TALLAHASSEE — Florida State coach Jimbo Fisher has told folks over and over again that his young defense has big-time promise.
For the second straight game, that defense showed big-time production.
The Seminoles shut down Wake Forest's high-powered, often-befuddling misdirection offense for their first shutout since the 2008 opener against Western Carolina and the first shutout of a Division I-A opponent since Nov. 4, 2006, against Virginia, opening their ACC season with a 31-0 win Saturday before one of the smallest crowds in years at Doak Campbell Stadium.
"It's huge. In today's time, you just don't get shutouts. They just don't happen," Fisher said. "That was a tremendous job."
Consider: The Demon Deacons entered the game averaging 43.7 points, 12th nationally, and had been shut out once in coach Jim Grobe's first decade on the job.
Consider: The Demon Deacons entered the game averaging 430.7 yards of total offense but could muster only 185 on this day, the second consecutive opponent FSU has held below 200 yards. BYU had 191 in last week's loss to the Seminoles.
"A lot of the credit goes not only to the plan they had defensively, but physically they had us overmatched at times," Grobe said.
And at times, the Seminoles (3-1, 1-0), who won their league opener for the first time since 2006, seemingly wanted it a tad more.
Although the offense moved the ball well often, which shouldn't have come as a surprise given Wake Forest had allowed 116 points in the past two games against Duke and Stanford, FSU botched a few scoring opportunities and didn't put the game out of reach until midway through the final quarter.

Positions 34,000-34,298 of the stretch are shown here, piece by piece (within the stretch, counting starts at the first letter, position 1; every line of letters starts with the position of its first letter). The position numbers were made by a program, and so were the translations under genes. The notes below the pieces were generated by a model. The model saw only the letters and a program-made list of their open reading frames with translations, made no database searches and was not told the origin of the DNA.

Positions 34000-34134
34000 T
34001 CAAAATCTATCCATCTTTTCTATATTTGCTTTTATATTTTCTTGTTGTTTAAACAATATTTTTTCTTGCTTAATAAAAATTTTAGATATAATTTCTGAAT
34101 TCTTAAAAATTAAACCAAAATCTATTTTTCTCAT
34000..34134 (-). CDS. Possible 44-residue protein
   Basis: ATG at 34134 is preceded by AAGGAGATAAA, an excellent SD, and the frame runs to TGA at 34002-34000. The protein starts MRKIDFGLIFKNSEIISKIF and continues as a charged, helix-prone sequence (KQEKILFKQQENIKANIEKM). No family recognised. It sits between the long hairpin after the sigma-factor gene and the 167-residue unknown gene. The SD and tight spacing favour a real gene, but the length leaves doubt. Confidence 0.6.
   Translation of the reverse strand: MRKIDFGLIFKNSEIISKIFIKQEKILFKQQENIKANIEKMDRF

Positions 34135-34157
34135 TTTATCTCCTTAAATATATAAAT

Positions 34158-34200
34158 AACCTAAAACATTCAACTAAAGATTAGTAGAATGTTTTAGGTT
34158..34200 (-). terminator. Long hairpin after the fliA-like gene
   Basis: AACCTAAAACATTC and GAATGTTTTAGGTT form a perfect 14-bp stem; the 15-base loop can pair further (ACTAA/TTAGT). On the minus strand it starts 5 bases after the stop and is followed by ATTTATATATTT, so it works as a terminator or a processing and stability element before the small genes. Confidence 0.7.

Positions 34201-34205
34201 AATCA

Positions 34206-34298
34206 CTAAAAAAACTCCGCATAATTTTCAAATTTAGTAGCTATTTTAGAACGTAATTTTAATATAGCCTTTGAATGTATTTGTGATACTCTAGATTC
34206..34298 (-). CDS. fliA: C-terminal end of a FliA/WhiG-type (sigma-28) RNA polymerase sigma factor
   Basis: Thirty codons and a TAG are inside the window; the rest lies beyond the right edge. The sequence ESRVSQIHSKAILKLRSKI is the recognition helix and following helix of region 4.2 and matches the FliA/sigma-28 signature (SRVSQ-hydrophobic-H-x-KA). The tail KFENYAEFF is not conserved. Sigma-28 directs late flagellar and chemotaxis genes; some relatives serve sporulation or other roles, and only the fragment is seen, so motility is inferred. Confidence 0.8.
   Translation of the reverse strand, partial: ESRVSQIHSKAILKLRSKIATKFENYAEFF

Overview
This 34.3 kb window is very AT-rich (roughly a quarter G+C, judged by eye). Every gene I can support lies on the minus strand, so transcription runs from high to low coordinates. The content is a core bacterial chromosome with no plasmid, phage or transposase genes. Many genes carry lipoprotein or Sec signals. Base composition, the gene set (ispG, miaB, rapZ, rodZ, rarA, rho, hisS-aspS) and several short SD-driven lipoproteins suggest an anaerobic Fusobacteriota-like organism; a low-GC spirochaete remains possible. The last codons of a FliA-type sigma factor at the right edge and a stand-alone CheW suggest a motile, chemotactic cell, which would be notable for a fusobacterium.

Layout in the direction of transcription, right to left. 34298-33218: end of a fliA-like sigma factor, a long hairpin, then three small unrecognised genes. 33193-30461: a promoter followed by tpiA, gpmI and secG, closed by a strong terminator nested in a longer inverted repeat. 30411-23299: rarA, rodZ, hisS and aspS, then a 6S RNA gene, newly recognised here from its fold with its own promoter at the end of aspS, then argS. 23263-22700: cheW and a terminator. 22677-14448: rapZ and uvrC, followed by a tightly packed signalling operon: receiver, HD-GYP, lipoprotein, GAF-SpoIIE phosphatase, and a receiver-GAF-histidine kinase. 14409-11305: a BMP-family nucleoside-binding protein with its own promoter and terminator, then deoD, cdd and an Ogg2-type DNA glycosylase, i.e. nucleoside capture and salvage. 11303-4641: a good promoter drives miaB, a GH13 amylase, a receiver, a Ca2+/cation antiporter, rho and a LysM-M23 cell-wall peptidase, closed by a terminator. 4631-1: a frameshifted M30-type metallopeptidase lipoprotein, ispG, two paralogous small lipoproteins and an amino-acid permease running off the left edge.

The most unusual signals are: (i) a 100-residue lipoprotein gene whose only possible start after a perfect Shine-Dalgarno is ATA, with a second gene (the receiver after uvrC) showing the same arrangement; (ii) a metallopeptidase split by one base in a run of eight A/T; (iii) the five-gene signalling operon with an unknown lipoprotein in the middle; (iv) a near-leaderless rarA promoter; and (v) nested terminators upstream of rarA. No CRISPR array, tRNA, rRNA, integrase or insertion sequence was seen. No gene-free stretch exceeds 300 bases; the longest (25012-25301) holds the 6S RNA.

That's when quarterback Christian Ponder, nursing a bruised triceps in his right (throwing) arm that limited his work during the week, threw a second touchdown to receiver Willie Haulstead for a 24-0 lead.
But Wake Forest (2-2, 1-1) and backup quarterback Ted Stachitas marched methodically toward the end zone and a score on the next series, not that the Seminoles were okay with that.
Perhaps they hadn't forgotten that the Demon Deacons had won the past two times they'd come to Doak Campbell, embarrassing the Seminoles 30-0 in 2006, after which embattled offensive coordinator Jeff Bowden decided to resign, and then 12-3 in 2008 when Ponder threw three interceptions.
Whatever the reason, with defensive coordinator Mark Stoops extolling his players so fervently that he kept bounding onto the field and had to be pulled back to the sideline, the Seminoles stopped flanker Chris Givens on an end around 2 yards shy of the marker on fourth and 4 from the FSU 20 to seal the shutout.
"Our defense has pride," Fisher said. "That's our motto. We're going to play 60 minutes and play every play and try to play hard and try to play clean and do the things we've got to do. Just because you have a lead doesn't mean you take it easy. That's when you have to put your foot on people."
The FSU defense did just that.
"It just shows all the stuff that was talked about during the offseason and all the things the coaches were saying about the defense, how good we were, how much talent we had out there and how much potential we had," redshirt sophomore defensive tackle Everett Dawkins said. "This game you saw that potential."
Fellow sophomore defensive tackle Jacobbi McDaniel, who had an acrobatic interception (one of two takeaways by the Seminoles to go with six sacks) late in the first half, said the disappointing performance in the 47-17 loss at Oklahoma on Sept. 11 was a watershed moment.
"I really feel we're moving in the right direction as a defense," he said. "Everybody's coming out there doing his technique and assignments and not trying to make extra plays. … Oklahoma showed us if you want respect, you have to come out and you've got to play."
Brian Landman can be reached at firstname.lastname@example.org or (813) 226-3347.